Coming to Australia from the UK years ago, Andy Holmes, CEO of British Petroleum’s (BP) ANZ Fuels Value Chain and President of BP Australasia, saw great potential for growth. During his 31 years with BP and the three years he has spent in his current role, running operations across Australia, China and New Zealand, Andy has been evaluating and re-evaluating global opportunities. “Every year, we take good long hard look at energy trends and everything that we have seen supports our view that the long-term supply tomorrow means we have energy demand growth of 34-35 per cent out of 2035,” he says. “Given population growth, we see there is still GDP growth and millions of people rising out of poverty. There is still significant demand to come for energy over the next 20 years or so.”

With his eye on India and Indonesia as the next frontiers for BP’s growing Australasian market, Andy believes Australia is still the Lucky Country. He spoke with The CEO Magazine about his desire to be the leading fuels reseller in Australia and why he’s certain of success.

Australia a unique market

BP Australia has been operating for more than 100 years, producing oil, natural gas and liquefied natural gas, and refining, transporting and marketing petroleum and lubricant products. Australia is a unique market, being so large and sparsely populated. “It’s largely trucking with import terminals,” Andy says. “Australia is still growing, which makes it very, very attractive. There is very intense competition here but that’s true everywhere. To be honest, I love it. That strong sense of really competing to serve our customers well is a great way to work.”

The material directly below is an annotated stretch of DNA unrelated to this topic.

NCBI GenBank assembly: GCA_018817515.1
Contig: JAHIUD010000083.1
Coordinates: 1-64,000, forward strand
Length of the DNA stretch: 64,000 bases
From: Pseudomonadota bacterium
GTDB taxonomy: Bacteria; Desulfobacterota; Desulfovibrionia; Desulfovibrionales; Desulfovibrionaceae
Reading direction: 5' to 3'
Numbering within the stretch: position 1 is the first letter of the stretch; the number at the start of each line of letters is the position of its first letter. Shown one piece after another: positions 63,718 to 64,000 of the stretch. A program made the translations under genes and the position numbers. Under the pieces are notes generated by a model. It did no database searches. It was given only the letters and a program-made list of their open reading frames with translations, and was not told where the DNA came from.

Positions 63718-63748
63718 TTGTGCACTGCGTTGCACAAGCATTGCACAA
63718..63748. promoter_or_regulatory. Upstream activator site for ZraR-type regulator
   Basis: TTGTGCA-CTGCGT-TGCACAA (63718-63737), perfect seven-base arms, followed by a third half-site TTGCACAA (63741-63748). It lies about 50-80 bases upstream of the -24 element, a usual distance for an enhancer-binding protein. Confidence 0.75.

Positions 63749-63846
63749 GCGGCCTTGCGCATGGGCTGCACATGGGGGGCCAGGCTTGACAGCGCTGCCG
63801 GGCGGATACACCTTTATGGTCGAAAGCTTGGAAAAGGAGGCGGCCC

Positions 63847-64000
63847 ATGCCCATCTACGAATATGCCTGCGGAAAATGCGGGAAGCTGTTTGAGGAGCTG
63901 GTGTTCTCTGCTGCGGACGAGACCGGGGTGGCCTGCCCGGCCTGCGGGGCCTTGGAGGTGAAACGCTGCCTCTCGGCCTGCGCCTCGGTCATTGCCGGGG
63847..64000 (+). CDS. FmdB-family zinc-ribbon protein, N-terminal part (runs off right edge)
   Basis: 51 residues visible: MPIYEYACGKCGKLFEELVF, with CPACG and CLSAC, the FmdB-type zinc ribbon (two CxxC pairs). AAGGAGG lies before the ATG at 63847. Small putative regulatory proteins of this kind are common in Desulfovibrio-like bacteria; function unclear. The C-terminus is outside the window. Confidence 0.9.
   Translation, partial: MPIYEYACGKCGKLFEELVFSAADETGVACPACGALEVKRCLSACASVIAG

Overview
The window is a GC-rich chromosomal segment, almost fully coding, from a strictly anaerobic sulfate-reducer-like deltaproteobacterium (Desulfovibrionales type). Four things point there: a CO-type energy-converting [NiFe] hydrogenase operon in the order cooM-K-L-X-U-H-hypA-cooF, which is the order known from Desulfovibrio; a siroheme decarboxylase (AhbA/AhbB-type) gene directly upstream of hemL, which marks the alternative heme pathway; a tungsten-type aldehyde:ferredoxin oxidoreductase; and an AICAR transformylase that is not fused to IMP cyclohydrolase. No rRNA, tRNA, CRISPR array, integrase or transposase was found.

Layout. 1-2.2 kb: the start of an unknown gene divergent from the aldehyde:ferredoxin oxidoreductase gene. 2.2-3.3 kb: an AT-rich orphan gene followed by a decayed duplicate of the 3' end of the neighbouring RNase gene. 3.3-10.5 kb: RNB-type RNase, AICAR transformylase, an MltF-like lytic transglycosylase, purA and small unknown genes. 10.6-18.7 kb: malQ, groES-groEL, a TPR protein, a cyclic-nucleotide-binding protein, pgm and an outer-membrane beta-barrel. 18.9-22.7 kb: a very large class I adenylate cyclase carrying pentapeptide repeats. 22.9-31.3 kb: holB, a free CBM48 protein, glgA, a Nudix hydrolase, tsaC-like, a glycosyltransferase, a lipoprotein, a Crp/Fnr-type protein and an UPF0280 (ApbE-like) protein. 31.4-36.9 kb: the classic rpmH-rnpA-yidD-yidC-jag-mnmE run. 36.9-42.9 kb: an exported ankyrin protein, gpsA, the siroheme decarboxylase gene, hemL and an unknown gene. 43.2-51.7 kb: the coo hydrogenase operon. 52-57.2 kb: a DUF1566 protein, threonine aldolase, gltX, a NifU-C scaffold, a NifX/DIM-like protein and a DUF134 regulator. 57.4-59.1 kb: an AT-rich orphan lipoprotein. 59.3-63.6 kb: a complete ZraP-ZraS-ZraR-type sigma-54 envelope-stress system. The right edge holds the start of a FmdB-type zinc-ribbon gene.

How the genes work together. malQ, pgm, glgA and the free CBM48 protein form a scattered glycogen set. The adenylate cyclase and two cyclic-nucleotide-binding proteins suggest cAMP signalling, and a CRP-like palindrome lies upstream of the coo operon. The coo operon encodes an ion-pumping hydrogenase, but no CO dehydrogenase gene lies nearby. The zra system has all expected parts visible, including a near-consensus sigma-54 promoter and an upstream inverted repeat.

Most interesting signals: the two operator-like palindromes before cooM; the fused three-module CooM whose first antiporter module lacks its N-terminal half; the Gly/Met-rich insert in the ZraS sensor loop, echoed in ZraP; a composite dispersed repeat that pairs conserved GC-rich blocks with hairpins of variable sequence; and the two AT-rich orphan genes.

BP Australia has been operating for more than 100 years, producing oil, natural gas and liquefied natural gas, and refining, transporting and marketing petroleum and lubricant products.

Hard road, tough choices

BP Australia has focused over the past three years on being the country’s leading fuels retailer. “That’s our strong aim,” says Andy, noting that the road has not been easy. “We’ve made some tough choices. We closed our Bulwer Island refinery in Brisbane and sold our bitumen business. We have put our terminals and logistics businesses into joint ventures and that’s allowed us to move a lot more investment to the customer end of our business. We are spending dramatically more on our retail space and shops to make sure that we are set up to be the leading fuels reseller in Australia going forward. We have that track record in other countries and that’s my ambition here.”

Reflecting the local community

Looking to create value for investors and benefit Australian communities, the company’s strategy revolves around setting clear priorities, actively managing a quality portfolio of assets and employing people with distinct capabilities. BP Australia hires professionals from various fields including engineering, information technology, health and safety, transport and logistics, and communications.

The team’s diversity helps drive its success. One in four BP employees in Australia and New Zealand is over the age of 50 and the company has twice been awarded Employer of Choice for Gender Equality status. It has also made a public commitment to a Reconciliation Action Plan which highlights cultural awareness.

BP Australia’s recent partnership with Melbourne Business School via its $100,000 investment in the MURRA Indigenous Business Masterclass program over 2016 and 2017 is another example of its collaboration with people from diverse sectors of the Australian community, bringing together academics, business leaders, entrepreneurs, government, not-for-profit organisations and philanthropists to generate new and inspiring ideas.

“We want to be a valuable member of the society here in Australia,” Andy says. “We think we are progressive and very inclusive and that comes back to our commitment to the customers we want to serve. We want to look like them and that’s why the ambition I have for the BP team is that we are always very diverse and inclusive.”


BP Australia key facts